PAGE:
The next brightest yellowface is Yellowface II.
DF Yellowface II is like DF Goldenface--there is very little spreading of the yellow colour into the body feathers. The difference between the two is that Yellowface II is lighter, more buttercup yellow than lemon yellow.
SF Yellowface II is what my girl is--you can see her in my signature. The yellowface II gene causes the buttercup yellow of the face and mask feathers to spread throughout the body, resulting in a lighter green colour than SF Goldenface, often more blue than yellow, which results in a sea-green colour in sky blue birds.
The final two types of yellowface are Yellowface I, which is a soft, buttery yellow colour, the lightest of all.
SF Yellowface I stays in the face and mask feathers. It's like a lighter version of DF Yellowface II.
However, DF yellowface I is interesting. When present in it's DF form, DF yellowface I actually looks white. Therefore, any bird with a white face will have the same facial colouring as bird with a DF yellowface II gene. The only way to find out which it is is to breed the bird, and if any babies have SF yellowface I, you know they inherited one factor of the yellowface I gene from the parent.
I hope that makes sense
and Princess Mallorn!
Thank you to Deb for her wonderful Faery magic
It sounds like you're really invested in making sure you're caring for your Budgies correctly, so way to go! And I absolutely love your pair! Great names, too! I also remember how excited I was when I brought home my Budgies, but, as above members mentioned, just spending time with them and letting them come out of their cage at leisure really helps. I would take my homework or a book up and read in my room (where their cage is) so they would get used to me. I would also leave their cage door open and leave some millet outside of their cage so they could climb out and, if they got scared, they were free to go right back inside. This helped them realize that they were always free to go back inside so, over time, they lost the fear of coming out. It just takes time and patience.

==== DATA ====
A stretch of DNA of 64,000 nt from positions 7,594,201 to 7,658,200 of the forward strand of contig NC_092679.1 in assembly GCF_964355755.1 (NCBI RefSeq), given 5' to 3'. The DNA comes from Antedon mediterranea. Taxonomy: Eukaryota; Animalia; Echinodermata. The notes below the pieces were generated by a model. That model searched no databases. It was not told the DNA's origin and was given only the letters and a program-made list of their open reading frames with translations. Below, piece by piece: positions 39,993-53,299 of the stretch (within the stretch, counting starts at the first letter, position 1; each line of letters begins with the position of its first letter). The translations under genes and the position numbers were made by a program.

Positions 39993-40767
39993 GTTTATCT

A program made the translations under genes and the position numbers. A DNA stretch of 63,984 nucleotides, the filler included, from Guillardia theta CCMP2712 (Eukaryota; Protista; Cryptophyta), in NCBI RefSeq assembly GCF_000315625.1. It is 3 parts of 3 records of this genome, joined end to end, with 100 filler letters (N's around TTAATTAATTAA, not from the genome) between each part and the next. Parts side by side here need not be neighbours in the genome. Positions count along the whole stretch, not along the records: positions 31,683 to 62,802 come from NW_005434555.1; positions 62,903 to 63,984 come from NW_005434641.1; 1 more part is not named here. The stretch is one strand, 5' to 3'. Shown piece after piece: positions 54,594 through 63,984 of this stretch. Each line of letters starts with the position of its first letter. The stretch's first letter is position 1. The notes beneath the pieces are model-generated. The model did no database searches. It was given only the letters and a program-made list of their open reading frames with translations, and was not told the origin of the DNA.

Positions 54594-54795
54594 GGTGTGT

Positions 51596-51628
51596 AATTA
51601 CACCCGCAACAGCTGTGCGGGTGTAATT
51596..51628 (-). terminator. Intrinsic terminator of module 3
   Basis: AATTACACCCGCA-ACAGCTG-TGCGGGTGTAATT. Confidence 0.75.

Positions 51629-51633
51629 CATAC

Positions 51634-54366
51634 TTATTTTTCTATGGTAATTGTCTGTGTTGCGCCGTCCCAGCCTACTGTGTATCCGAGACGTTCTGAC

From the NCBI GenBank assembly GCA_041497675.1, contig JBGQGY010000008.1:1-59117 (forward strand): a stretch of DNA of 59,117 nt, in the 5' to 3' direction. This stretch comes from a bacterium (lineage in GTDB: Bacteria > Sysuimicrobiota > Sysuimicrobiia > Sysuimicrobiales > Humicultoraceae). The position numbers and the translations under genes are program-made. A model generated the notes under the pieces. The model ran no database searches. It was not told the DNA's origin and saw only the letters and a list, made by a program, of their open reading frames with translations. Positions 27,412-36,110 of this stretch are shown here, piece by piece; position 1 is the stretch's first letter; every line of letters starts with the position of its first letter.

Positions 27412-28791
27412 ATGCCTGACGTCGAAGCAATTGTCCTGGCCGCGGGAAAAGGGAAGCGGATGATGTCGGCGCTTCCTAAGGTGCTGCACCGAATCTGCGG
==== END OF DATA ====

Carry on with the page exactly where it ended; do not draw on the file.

If you're interested in mutations (as I am and many members here are) this website really helped me when I was trying to figure out what my pair was.
What was nice about this website is that they include pictures with the mutations, have a link with commonly confused mutations, and describe the entire mutation as a whole (like going into cheek color, flight/tail feathers, how it is inherited, if it's sex-linked, etc.) And, of course, TB members help a lot to clear up any confusion!
If you're still confused with goldenface and yellowface, I included some pics of my Hermes that might help. He's a SF goldenface cobalt (so very close to the mutation of your Tiki- he's just a cobalt, not a sky blue), so when he was a chick, as StarlingWings described, the gold color stayed on his face. But even as a chick, his cobalt color had a hint of the teal that was to come on his chest. After he molted, the golden color spread throughout his body, making him a sea-foam green. Now, he's a darker green, but hopefully these pics can give you an idea of the mutation and what your Tiki could look like someday
As a chick:
His Teal color:
His current color:
"The LORD your God is with you; the mighty One will save you. He will rejoice over you. You will rest in His love; He will sing and be joyful about you." ~Zephaniah 3:17